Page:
A Pakistani Orchestra & Wynton Marsalis Play an Enchanting Version of John Coltrane’s “My Favorite Things”

Every­one knows “My Favorite Things.” Most know it because of the 1965 movie ver­sion of the Broad­way musi­cal for which Richard Rodgers orig­i­nal­ly com­posed the song. But many jazz enthu­si­asts cred­it the one true “My Favorite Things” to a dif­fer­ent musi­cal genius entire­ly: John Coltrane. The free jazz-pio­neer­ing sax­o­phon­ist’s ver­sion of Rodgers’ show tune (a filmed per­for­mance of which we fea­tured here on Open Cul­ture a few years ago) first came out as the title track of an album he put out in 1961, two years after The Sound of Music’s orig­i­nal Broad­way debut. Clock­ing in at near­ly four­teen min­utes, it gave lis­ten­ers a tour de force demon­stra­tion of dra­mat­ic musi­cal trans­for­ma­tion.

“In 1960, Coltrane left Miles [Davis] and formed his own quar­tet to fur­ther explore modal play­ing, freer direc­tions, and a grow­ing Indi­an influ­ence,” says the doc­u­men­tary The World Accord­ing to John Coltrane. “They trans­formed ‘My Favorite Things,’ the cheer­ful pop­ulist song from ‘The Sound of Music,’ into a hyp­not­ic east­ern dervish dance. The record­ing was a hit and became Coltrane’s most request­ed tune—and a bridge to broad pub­lic accep­tance.”

If Coltrane’s inter­pre­ta­tion of the song brought it toward the East, what would an East­ern inter­pre­ta­tion of his inter­pre­ta­tion sound like? Now, thanks to Pak­istan’s Sachal Jazz Ensem­ble, you can hear, and see, Coltrane’s “My Favorite Things” itself trans­formed dra­mat­i­cal­ly again.

You may remem­ber the Sachal Jazz Ensem­ble from when we fea­tured their per­for­mance of Dave Brubeck­’s “Take Five.” In the video up top, led by no less an Amer­i­can jazz lumi­nary than Win­ton Marsalis, they and their tra­di­tion­al instru­ments (bansuri, tabla, sitar, dho­lak, and more), played with a mod­ern sen­si­bil­i­ty, give a sim­i­lar treat­ment to “My Favorite Things.” Their inter­pre­ta­tion, though it runs only a com­par­a­tive­ly brisk eight min­utes or so, will sound quite unlike any jazz stan­dard you’ve ever heard — or any show tune or piece of tra­di­tion­al Pak­istani music, for that mat­ter. It also hints at the vast musi­cal pos­si­bil­i­ties still untapped by the hybridiza­tion of musi­cal tra­di­tions, even when used to play a song many of us thought we’d been sick of for the past fifty years.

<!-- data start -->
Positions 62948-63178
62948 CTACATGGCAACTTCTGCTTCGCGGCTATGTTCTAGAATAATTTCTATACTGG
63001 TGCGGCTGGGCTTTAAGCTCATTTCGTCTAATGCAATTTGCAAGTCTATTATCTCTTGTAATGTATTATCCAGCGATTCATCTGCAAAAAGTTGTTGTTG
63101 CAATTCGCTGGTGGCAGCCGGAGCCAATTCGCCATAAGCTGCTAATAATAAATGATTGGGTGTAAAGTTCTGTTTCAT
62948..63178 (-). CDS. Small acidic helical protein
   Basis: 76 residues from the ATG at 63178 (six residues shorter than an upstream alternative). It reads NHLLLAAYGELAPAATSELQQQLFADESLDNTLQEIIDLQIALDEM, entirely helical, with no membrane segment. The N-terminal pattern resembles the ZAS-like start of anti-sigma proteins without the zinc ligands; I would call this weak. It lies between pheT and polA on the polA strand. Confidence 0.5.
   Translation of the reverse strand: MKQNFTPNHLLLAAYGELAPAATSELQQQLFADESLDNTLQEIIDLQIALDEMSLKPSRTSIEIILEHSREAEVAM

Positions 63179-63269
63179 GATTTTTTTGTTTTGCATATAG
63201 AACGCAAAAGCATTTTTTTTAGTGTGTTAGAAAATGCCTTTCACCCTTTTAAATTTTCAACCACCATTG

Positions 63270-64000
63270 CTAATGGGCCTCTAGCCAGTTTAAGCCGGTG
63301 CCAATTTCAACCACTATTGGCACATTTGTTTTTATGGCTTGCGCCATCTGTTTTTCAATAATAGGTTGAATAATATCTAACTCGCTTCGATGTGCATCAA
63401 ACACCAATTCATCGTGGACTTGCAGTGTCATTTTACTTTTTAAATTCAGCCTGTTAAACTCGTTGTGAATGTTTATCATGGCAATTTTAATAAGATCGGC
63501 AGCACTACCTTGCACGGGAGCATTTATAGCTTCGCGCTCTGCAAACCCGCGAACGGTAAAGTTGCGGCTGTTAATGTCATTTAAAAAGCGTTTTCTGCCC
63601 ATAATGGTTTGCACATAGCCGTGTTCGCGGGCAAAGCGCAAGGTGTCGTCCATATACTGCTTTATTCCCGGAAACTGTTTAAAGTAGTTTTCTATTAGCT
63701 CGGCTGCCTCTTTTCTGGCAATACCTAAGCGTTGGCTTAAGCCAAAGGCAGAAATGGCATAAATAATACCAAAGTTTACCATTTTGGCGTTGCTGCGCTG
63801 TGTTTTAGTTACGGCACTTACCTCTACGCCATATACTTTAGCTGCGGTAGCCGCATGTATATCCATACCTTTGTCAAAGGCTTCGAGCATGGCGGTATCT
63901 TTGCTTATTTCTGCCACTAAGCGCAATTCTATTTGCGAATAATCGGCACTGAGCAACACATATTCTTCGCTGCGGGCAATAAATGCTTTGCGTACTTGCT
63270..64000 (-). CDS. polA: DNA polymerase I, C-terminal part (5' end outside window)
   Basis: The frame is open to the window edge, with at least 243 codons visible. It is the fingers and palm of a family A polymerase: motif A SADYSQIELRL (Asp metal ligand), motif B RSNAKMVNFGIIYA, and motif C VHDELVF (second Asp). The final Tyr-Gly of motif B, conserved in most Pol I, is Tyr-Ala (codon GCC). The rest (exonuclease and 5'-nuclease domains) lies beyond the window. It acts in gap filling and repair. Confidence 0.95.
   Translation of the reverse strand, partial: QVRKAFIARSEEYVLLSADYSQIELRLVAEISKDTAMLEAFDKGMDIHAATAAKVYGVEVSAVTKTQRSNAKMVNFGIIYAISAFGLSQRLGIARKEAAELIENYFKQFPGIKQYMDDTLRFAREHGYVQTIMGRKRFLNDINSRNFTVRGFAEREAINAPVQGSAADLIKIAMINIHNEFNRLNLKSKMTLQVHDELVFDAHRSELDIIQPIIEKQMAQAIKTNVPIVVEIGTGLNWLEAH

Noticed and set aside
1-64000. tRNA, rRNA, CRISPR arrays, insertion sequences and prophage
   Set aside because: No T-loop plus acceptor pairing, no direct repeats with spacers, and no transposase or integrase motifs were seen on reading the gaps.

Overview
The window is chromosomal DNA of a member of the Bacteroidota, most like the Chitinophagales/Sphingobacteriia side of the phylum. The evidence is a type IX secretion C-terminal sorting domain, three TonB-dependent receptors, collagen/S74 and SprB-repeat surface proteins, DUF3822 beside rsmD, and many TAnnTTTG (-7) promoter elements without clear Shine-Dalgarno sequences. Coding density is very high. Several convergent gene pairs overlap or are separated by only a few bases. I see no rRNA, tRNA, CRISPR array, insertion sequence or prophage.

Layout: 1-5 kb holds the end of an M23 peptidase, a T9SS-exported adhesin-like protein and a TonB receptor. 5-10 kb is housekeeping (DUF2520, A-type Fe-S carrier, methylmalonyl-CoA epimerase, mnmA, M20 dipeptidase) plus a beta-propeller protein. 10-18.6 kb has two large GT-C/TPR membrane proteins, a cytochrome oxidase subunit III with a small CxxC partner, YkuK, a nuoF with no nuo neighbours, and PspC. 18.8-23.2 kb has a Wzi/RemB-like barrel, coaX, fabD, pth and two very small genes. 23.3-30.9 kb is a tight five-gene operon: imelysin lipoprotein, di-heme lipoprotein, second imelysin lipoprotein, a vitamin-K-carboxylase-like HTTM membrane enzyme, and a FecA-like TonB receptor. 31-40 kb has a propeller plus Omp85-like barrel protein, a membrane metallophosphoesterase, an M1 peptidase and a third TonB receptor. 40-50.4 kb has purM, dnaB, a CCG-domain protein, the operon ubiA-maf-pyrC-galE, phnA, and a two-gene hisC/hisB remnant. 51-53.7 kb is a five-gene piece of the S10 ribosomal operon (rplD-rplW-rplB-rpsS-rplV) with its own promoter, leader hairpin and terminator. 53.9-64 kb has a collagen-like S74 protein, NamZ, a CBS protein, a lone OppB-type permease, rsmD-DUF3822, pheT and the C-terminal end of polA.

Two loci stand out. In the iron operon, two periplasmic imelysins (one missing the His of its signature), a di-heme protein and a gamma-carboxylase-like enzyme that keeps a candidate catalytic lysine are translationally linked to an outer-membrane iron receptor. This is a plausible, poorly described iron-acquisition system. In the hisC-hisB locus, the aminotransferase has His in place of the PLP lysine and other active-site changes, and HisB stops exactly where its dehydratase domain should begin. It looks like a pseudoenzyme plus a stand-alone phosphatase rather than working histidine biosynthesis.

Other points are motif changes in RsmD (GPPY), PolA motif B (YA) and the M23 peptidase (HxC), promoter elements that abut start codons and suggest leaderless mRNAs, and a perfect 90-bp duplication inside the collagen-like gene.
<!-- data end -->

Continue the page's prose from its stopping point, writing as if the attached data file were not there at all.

Relat­ed Con­tent:

Pak­istani Musi­cians Play a Delight­ful Ver­sion of Dave Brubeck’s Jazz Clas­sic, “Take Five”

Watch John Coltrane and His Great Quin­tet Play ‘My Favorite Things’ (1961)

Mis­ter Rogers Turns Kids On to Jazz with Help of a Young Wyn­ton Marsalis and Oth­er Jazz Leg­ends (1986)

Wyn­ton Marsalis Gives 12 Tips on How to Prac­tice: For Musi­cians, Ath­letes, or Any­one Who Wants to Learn Some­thing New

Based in Seoul, Col­in Mar­shall writes and broad­casts on cities and cul­ture. His projects include the book The State­less City: a Walk through 21st-Cen­tu­ry Los Ange­les and the video series The City in Cin­e­ma. Fol­low him on Twit­ter at @colinmarshall or on Face­book.

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